“Because I was always in a hurry and always had something going on.” That, as Saul Hudson recalls, was how his nickname Slash came to be. “Everybody calls me Slash except anybody I give my drivers license to and I don”t want them to know who I am.” Besides Slash, he may be referenced as a rock n” roll legend, or guitar god by any number of hard rock fanatics. He can also be called a former member of Guns N” Roses but he is currently the main attraction of his own band Slash”s Snakepit.
Since the bands 1995 debut It”s 5 O”Clock Somewhere album and the 2000 release Ain”t Life Grand, the Snakepit has had a complete makeover. “None of them planned on taking it as far as I did. They had to go back to their respective day jobs and I was slowly but surely leaving my respective day job.”
For some, putting together a new band could be fairly trying but not for Slash. “I hang out a lot and meet musicians on a regular basis. I jam a lot and over the course of six months to a year I accumulated all these new friends who were musicians.” Some of these jamming friends would go on to become full fledged members of the Snakepit. The band consists Johnny Blackout on bass, Kerri Kelli, whose past credits include Ratt and Warrant, on rhythm guitar, Matt Laug, who has recorded with The Corrs, Alice Cooper, Alanis Morissette and The New Radicals, on drums and the man with the golden wail, Rod Jackson. “The guy has an amazing voice, when I first heard it I was like “FUCK! That”s the shit that”s what I am looking for.””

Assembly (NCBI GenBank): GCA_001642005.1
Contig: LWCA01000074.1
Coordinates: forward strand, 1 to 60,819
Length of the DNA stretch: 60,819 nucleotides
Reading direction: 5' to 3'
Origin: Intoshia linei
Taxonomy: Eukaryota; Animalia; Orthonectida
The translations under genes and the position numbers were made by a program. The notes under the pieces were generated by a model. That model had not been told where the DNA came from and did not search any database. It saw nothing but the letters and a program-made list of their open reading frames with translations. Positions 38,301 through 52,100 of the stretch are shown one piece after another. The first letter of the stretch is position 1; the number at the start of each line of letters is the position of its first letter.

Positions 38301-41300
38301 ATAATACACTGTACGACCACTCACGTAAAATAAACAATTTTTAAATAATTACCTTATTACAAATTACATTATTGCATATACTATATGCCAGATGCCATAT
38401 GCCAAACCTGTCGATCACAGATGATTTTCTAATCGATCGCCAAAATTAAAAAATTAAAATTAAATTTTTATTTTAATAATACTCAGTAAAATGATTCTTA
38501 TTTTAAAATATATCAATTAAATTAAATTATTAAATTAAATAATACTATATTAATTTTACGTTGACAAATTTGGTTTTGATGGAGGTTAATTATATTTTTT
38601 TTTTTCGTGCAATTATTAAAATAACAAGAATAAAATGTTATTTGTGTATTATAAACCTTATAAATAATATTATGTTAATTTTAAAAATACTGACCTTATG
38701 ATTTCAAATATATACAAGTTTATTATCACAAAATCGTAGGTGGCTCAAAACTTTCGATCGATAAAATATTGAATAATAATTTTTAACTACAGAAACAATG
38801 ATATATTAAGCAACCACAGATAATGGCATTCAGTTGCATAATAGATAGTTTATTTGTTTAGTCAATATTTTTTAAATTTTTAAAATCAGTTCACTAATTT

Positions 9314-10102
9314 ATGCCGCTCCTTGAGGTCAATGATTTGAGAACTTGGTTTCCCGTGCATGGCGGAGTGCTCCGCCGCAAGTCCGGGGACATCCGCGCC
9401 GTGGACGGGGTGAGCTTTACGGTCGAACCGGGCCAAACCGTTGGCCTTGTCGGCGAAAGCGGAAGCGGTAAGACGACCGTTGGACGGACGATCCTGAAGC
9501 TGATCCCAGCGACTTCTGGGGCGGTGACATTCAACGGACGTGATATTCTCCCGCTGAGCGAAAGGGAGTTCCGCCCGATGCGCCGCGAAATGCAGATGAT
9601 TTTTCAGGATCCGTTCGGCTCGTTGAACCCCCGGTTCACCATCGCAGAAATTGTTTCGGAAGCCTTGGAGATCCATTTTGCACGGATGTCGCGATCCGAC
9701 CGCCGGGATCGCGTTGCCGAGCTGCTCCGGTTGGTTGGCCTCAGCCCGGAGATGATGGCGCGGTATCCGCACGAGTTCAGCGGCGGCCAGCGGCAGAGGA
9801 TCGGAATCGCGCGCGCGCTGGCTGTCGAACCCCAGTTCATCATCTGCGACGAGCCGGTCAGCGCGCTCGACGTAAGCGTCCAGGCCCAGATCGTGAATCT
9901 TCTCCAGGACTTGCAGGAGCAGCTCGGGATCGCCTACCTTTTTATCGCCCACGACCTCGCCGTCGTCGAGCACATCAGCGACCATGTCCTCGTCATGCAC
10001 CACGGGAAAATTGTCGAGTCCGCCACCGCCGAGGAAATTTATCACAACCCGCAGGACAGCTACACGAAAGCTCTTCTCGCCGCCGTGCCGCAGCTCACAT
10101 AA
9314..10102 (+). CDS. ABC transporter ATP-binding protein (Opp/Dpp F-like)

Earlier this year the Snakepit made their way across the country with AC/ DC, quite a tall order for a bands first tour. “We were nervous about how people perceive an opening band for AC/DC. When I went to their shows back in the day I never remembered who the opening band was.” Suffice it to say, everything worked out. “We got the crowd so worked up, AC/DC loved us.” After a few months off the road, Snakepit has put together a tour of their own, a tour that brought them to Royal Oak.
Despite being relatively green as a unit, the Snakepit is a band of rock n” roll veterans and they played as such. While Slash”s name is on the marquee, on stage it was Jackson who stole the show with his rock n” roll look of dreadlocks, light purple crushed velvet pants and siren of a voice. Jackson got down on the stage more than once in order to deliver pelvic thrusts into the air and during the song Mean Bone performed somewhat of an interpretive reading as he placed his hand onto his own “mean bone.”
Slash of course was stoic: Top hat, cigarette and Les Paul as per usual. Although the spotlight shone down on Slash for most of the evening, his playing did not overshadow the band. The group capped the night off with two songs from Slash”s former band “Its So Easy” and “Mr. Brownstone.” Guns N” Roses may never reunite as they once were but as long as Slash is around there will always be good, gritty in-your-face rock.